EVALUATION STUDY
JOURNAL ARTICLE
MULTICENTER STUDY
Add like
Add dislike
Add to saved papers

Test-retest reliability and responsiveness of the Barthel Index-based Supplementary Scales in patients with stroke.

BACKGROUND: A lack of evidence on the test-retest reliability and responsiveness limits the utility of the BI-based Supplementary Scales (BI-SS) in both clinical and research settings.

AIM: To examine the test-retest reliability and responsiveness of the BI-based Supplementary Scales (BI-SS) in patients with stroke.

DESIGN: A repeated-assessments design (1 week apart) was used to examine the test-retest reliability of the BI-SS. For the responsiveness study, the participants were assessed with the BI-SS and BI (treated as an external criterion) at admission to and discharge from rehabilitation wards.

SETTING: Seven outpatient rehabilitation units and one inpatient rehabilitation unit.

POPULATION: Outpatients with chronic stroke.

METHODS: Eighty-four outpatients with chronic stroke participated in the test-retest reliability study. Fifty-seven inpatients completed baseline and follow-up assessments in the responsiveness study.

RESULTS: For the test-retest reliability study, the values of the intra-class correlation coefficient and the overall percentage of minimal detectable change for the Ability Scale and Self-perceived Difficulty Scale were 0.97, 12.8%, and 0.78, 35.8%, respectively. For the responsiveness study, the standardized effect size and standardized response mean (representing internal responsiveness) of the Ability Scale and Self-perceived Difficulty Scale were 1.17 and 1.56, and 0.78 and 0.89, respectively. Regarding external responsiveness, the change in score of the Ability Scale had significant and moderate association with that of the BI (r=0.61, P<0.001). The change in score of the Self-perceived Difficulty Scale had non-significant and weak association with that of the BI (r=0.23, P=0.080).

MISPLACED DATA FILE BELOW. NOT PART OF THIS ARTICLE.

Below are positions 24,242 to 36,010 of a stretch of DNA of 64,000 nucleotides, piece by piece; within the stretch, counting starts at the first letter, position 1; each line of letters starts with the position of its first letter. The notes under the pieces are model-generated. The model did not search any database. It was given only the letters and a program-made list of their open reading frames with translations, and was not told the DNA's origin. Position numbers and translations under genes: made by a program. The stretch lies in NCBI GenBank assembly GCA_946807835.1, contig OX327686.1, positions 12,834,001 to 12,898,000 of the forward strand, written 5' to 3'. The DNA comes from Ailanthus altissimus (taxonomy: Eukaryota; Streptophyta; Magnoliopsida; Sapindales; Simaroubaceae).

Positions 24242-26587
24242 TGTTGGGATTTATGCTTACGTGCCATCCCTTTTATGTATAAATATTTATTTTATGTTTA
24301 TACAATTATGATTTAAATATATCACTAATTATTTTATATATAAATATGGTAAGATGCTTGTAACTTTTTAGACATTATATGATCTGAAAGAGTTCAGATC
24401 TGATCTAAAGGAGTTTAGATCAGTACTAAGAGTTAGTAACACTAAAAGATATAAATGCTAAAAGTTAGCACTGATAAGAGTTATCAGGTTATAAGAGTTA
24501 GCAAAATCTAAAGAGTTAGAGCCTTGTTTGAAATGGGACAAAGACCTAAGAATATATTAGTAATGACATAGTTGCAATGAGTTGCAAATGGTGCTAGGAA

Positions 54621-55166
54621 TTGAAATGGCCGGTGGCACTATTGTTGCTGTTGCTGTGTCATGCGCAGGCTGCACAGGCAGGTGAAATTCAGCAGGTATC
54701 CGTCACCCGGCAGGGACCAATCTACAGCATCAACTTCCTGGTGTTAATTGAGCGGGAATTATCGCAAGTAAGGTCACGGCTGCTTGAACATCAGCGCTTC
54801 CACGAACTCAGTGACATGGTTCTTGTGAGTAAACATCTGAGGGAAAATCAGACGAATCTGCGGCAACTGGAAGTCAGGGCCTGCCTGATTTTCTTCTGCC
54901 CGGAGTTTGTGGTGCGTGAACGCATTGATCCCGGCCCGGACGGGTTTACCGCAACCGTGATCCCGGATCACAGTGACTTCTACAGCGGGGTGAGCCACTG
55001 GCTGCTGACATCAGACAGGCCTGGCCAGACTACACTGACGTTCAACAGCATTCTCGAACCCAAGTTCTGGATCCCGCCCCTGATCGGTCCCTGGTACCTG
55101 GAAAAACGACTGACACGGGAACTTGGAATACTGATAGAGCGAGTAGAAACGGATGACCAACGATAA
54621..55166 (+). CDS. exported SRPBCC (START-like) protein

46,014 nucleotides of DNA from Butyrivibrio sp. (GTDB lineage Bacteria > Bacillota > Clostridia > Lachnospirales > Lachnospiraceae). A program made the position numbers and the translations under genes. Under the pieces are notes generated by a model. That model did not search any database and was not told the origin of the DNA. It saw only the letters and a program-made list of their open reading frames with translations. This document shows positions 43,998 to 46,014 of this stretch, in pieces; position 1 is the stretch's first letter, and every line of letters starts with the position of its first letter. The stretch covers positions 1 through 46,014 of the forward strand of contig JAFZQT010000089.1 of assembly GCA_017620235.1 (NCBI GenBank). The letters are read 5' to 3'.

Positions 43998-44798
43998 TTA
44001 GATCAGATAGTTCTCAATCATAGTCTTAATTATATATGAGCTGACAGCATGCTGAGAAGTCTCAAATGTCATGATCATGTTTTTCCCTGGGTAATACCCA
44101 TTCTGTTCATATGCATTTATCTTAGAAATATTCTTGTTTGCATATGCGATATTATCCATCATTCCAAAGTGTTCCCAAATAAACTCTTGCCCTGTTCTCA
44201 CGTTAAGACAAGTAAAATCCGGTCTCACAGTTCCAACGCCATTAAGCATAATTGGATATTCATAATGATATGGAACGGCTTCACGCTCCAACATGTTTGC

CONCLUSIONS: The Ability Scale of the BI-SS has satisfactory test-retest reliability and sufficient responsiveness for patients with stroke. However, the Self-perceived Difficulty Scale of the BI-SS has substantial random measurement error and insufficient external responsiveness, which may affect its utility in clinical settings.

CLINICAL REHABILITATION IMPACT: The findings of this study provide empirical evidence of psychometric properties of the BI-SS for assessing ability and self-perceived difficulty of ADL in patients with stroke.

Full text links

We have located links that may give you full text access.
Can't access the paper?
Try logging in through your university/institutional subscription. For a smoother one-click institutional access experience, please use our mobile app.

For the best experience, use the Read mobile app

Mobile app image

Get seemless 1-tap access through your institution/university

For the best experience, use the Read mobile app

All material on this website is protected by copyright, Copyright © 1994-2024 by WebMD LLC.
This website also contains material copyrighted by 3rd parties.

By using this service, you agree to our terms of use and privacy policy.

Your Privacy Choices Toggle icon

You can now claim free CME credits for this literature searchClaim now

Get seemless 1-tap access through your institution/university

For the best experience, use the Read mobile app